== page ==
Hark! Do you hear ANY apologies, retractions, corrections, or acknowledgement of wrongdoing from any of these operatives in the news media? I think not. THIS is how elections get stolen, people. Not by hacking voting machines, or changing ballots, or stopping people from voting because they don't have an ID, or dumping tons of ballots into a landfill. It happens because the electorate is DELIBERATELY misinformed about the candidates they're asked to choose between.
So all of that makes the news media this week's Biggest Bogon Emitter. And now let's dehumidify this week's Idiot Extraordinaire. And this week, it goes to schools. Pretty much that: schools across the board.
And not even for the usual reason about how they miseducate children or whatever. No, it turns out, they leak TONS of information about children onto the Dark Web. NBC News did an analysis on files on hacker's sites and found they're chock full of information on children obtained from schools.
So far in 2021, ransomware gangs published information stolen from more than 1200 K-12 schools in America. And it includes personal data like medical conditions or the financial status of the family. It also includes permanently-identifiable information like Social Security numbers and birthdays. Many of those schools had no idea the information had been leaked, and parents have found themselves without much recourse. As if we needed any more reasons to hate both government schooling and government identification.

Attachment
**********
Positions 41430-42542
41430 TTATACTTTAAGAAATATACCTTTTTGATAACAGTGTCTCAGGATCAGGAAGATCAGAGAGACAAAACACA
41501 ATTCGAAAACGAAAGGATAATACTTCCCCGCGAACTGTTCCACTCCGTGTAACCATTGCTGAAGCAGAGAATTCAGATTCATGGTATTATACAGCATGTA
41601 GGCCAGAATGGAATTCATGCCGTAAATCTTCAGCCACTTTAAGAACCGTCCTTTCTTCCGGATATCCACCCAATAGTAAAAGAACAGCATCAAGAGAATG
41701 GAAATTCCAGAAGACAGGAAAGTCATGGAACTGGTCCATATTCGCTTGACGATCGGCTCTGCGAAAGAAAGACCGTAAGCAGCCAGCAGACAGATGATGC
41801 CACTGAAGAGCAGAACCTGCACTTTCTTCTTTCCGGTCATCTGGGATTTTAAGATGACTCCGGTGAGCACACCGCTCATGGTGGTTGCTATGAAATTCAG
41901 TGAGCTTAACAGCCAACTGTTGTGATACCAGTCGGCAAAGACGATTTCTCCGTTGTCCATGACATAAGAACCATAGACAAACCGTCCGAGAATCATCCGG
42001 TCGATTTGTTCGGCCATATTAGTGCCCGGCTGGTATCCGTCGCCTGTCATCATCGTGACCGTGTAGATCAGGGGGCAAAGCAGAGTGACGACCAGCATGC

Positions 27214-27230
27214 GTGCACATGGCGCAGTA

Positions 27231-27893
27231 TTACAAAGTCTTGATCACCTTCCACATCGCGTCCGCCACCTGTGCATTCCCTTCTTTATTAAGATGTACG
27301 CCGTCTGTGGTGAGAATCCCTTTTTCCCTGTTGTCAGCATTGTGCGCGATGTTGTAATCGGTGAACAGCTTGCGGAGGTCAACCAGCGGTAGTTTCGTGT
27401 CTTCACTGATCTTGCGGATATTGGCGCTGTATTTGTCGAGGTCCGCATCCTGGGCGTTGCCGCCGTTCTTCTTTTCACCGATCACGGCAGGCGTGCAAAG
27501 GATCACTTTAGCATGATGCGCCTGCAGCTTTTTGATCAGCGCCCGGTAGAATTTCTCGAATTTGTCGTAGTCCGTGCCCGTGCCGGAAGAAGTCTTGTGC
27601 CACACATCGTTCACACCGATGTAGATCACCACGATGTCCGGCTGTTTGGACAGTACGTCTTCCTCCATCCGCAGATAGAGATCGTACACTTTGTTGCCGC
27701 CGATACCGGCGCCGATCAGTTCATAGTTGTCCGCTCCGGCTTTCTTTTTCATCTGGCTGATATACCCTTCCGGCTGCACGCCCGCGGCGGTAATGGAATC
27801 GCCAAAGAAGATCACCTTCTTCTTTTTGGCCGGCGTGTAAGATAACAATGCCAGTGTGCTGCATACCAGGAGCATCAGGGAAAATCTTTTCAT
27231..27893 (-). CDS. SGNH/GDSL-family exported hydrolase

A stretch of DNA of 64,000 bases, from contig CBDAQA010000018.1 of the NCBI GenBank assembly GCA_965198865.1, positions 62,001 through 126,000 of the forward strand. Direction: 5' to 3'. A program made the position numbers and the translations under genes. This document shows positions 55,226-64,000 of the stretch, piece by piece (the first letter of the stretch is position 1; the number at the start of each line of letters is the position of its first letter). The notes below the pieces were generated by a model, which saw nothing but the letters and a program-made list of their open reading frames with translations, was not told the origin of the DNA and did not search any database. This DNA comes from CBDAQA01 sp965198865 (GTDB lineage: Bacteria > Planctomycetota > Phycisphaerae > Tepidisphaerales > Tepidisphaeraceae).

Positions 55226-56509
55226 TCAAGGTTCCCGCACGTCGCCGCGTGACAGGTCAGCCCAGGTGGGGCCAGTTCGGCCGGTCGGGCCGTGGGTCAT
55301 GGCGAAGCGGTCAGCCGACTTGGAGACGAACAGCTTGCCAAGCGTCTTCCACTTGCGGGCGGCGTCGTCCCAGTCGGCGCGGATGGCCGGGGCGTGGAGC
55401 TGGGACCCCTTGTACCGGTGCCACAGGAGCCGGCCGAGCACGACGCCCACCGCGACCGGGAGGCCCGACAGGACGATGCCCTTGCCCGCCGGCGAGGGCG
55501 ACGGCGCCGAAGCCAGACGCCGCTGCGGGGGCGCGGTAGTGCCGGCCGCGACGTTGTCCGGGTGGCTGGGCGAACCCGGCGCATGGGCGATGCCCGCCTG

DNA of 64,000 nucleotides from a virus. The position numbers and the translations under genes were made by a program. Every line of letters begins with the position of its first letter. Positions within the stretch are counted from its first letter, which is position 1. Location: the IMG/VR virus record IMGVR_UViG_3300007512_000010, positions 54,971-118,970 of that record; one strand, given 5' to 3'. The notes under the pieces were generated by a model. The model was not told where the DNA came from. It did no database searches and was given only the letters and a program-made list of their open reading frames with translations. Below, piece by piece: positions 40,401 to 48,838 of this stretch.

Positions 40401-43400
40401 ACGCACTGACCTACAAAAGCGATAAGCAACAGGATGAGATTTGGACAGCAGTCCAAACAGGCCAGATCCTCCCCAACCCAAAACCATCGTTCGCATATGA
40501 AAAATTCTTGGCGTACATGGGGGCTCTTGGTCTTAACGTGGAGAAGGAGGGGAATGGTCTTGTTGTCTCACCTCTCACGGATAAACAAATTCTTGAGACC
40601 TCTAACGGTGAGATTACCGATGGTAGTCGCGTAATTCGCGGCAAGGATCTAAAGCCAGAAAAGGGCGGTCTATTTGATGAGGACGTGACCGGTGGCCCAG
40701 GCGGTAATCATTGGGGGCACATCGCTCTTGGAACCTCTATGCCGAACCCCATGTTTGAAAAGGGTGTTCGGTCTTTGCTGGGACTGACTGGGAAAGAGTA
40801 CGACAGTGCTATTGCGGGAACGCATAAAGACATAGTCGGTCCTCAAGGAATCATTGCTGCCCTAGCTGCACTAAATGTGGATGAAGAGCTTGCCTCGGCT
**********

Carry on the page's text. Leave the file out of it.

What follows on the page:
Schools are becoming more and more of a target for hackers who trade in people's data. But a lot of times, the information isn't even hacked; it's gleaned from data the schools publish on their websites and social media. Children are especially vulnerable this way, since they haven't taken any steps that would alert a bank or any other institution that something hinky is going on. Hackers can easily get credit cards and other assets using a child's identity and run up massive debt before they're even grown. Schools are supposed to protect our children. And this is one more way in which it's plain to see that they absolutely suck at their job.
So all of that makes schools this week's Idiot Extraordinaire. Well, that wraps up this "Hey, kid! You just won a new Ford Tippex!" edition of the Bogosity Podcast. I hope you enjoyed it; if you did, please go to donate.bogosity.tv for several ways to support, and discord.bogosity.tv to join the discussion. Subscribe at Patreon or Subscribestar and you can listen early and ad-free.
Thank you for listening. Until next time, here's a quote from Buckminster Fuller: "What usually happens in the educational process is that the faculties are dulled, overloaded, stuffed and paralyzed so that by the time most people are mature they have lost their innate capabilities." The Bogosity Podcast is licensed under a Creative Commons Attribution-NonCommercial-NoDerivatives 4.0 International license.